It all started with Chief Justice Lori Gildea calling Brainerd "real Minnesota" as it is outside the Twin Cities of Minneapolis and St. Paul. Being from a small town of 270, I can see where she's coming from - a metro area of more than 1 million people must feel worlds apart from where she hails from. But as our Chief Justice, she needs to know how to represent both worlds, as we all make up one state. And all are part of "real Minnesota."
So, after reading countless comments, texting and tweeting with my sister, and thinking about how Minnesota and its Minnesotans are distinct, here is a bit of how I see it:
Our lottery tickets support one of the things that matters most to our population in general: the MN DNR and MN Wildlife Fund. We are all at least a little bit invested in supporting our wildlife and preserving our landscape here. Even looking out my office window, I see the Bailey nature preserve looking over the opposite bank of the Mississippi River.
Out the opposite window, I can see the Wakota hockey rink: one of our other staples - we consider ourselves the "State of Hockey." We embrace our winters here; we have a pond hockey tournament each year on Lake Nokomis - it is one of the highlights of my winters since I moved into the city. Hockey continues to be important: there are debates here at my work over who has the better high school hockey team all of the time. Even in the height of summer.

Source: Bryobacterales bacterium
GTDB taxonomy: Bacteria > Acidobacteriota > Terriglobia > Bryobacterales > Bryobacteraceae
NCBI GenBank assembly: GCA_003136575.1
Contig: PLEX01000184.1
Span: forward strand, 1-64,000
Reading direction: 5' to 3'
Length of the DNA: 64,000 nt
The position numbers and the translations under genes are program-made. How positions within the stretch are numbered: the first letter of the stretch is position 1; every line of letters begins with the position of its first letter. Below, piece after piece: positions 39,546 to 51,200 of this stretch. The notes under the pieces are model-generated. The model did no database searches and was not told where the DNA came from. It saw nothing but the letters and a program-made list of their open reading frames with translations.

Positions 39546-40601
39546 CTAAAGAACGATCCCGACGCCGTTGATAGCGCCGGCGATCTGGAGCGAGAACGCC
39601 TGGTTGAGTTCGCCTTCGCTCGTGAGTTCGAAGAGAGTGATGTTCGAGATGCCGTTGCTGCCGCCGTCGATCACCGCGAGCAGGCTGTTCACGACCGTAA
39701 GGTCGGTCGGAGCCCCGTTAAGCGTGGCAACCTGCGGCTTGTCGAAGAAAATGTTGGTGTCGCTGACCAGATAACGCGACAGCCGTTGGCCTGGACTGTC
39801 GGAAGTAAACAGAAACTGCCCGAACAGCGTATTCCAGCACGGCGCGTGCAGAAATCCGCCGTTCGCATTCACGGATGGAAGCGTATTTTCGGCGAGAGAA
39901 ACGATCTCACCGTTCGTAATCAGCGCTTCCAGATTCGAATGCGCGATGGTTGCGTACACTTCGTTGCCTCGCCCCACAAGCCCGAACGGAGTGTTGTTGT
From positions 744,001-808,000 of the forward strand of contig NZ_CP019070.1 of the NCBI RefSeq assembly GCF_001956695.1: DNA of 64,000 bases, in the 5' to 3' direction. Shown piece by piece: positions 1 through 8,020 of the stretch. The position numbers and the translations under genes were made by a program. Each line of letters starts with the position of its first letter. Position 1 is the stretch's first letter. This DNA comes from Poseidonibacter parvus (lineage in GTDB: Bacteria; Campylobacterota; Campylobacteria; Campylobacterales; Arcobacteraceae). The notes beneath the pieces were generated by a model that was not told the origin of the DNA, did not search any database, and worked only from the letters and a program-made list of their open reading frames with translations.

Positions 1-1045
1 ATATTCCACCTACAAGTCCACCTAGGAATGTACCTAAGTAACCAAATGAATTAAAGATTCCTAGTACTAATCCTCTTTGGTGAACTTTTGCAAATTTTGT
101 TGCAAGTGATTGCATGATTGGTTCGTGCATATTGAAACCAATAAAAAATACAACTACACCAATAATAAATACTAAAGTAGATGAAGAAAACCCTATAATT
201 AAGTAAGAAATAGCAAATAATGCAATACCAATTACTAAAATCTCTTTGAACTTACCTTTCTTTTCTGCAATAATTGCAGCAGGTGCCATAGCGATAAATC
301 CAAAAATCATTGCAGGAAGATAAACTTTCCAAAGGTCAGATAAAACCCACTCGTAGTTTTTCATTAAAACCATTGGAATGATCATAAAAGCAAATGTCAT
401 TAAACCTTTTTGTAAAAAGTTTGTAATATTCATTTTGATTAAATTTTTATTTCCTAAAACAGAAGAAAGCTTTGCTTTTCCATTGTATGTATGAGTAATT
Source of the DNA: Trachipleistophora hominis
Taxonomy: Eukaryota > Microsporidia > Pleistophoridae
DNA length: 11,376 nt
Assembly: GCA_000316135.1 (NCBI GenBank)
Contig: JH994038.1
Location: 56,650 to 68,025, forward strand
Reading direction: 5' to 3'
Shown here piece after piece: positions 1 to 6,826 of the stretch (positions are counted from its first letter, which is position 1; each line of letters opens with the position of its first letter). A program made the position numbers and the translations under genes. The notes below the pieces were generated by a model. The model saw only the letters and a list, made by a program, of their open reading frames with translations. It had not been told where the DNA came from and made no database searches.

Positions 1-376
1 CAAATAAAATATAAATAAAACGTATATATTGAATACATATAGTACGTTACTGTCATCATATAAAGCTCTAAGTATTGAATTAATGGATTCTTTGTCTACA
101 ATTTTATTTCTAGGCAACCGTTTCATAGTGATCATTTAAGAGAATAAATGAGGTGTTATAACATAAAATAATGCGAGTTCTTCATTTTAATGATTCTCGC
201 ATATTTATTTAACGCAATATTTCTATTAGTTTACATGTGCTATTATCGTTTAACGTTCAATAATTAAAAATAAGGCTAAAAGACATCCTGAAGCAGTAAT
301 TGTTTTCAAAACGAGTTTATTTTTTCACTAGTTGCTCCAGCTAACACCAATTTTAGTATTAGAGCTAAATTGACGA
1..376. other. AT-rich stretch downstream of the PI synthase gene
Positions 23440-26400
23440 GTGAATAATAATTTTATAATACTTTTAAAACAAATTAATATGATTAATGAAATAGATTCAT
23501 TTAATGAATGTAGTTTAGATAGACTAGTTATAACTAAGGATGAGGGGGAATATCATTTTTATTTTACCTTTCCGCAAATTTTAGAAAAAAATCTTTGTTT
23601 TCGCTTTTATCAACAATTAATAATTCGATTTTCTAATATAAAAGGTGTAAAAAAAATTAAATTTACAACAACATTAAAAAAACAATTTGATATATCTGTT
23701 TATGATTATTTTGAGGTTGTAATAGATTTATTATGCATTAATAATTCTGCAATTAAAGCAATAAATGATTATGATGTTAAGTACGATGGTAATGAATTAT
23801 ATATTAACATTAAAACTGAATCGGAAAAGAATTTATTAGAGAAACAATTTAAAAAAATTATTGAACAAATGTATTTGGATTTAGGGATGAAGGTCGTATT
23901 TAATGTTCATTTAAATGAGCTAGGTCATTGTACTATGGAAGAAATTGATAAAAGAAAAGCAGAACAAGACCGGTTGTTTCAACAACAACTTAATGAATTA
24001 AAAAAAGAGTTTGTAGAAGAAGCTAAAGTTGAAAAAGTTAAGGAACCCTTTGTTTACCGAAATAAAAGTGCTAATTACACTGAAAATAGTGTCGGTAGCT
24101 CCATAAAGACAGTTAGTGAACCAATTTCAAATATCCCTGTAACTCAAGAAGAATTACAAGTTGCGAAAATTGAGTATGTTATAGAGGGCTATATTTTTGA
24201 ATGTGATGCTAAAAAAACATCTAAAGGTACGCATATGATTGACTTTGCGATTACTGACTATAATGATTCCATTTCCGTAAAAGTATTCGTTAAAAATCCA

Our cities focus on park space. The vast majority of the lakes in Minneapolis and St. Paul are open to the public with parks and open space. Around each lake is free space to roam, walk dogs, bike, and generally just enjoy nature. Unlike most other cities, this sought after real estate is completely open to the public. Most of these are also restrictive on what is allowed to be on the lake: no boat motors are allowed in Minneapolis lakes, and much of the space is open for picnics with swimming beaches, bathrooms, and the occasional hot dog stand.
Of Minnesotans, my sister, Maggie (http://www.bymaggie.com) seems to have put it best in context to the rest of the country:
"I read an article a couple of months ago that claimed that "hipsters" are really just trying to be Minnesotan. It was a Buzzfeed article that CityPages picked up, drawing parallels between our mutual affinity for "the lumberjack look," live theater, farmer's markets, our music scene, and the recent "everyone should bike" trend. I also have heard hipsterism described as a "fetishism for the authentic," which is probably the most succinct and accurate description I've heard of what it is to be a hipster."
On the whole, I agree with that appraisal of what makes a Minnesotan distinct - as well as a hipster. Even moving further into her comment: we are considered the most bike-friendly area in the nation (though I still think all bikers need to follow traffic laws. The unpredictable nature makes me nervous), and so many people here have egg-laying hens, vegetable gardens, or both - bringing the farmer's market home.
But I would add that authenticity is not just found in where we shop or how we dress. It is in being true to where we came from, and embracing what we can do for the future. I have yet to be in a more optimistic place than Minnesota, no matter what happens, there is always a drive to improve.
You can check out the articles here:
MPR News: Searching for Real Minnesota: http://minnesota.publicradio.org/collections/special/columns/news_cut/archive/2011/10/searching_for_real_minnesota.shtmlCityPages: Chief Justice Lori Gildea: The Twin Cities is not "real Minnesota:" http://blogs.citypages.com/blotter/2011/10/lori_gildea_real_minnesota_twin_cities_brainerd.php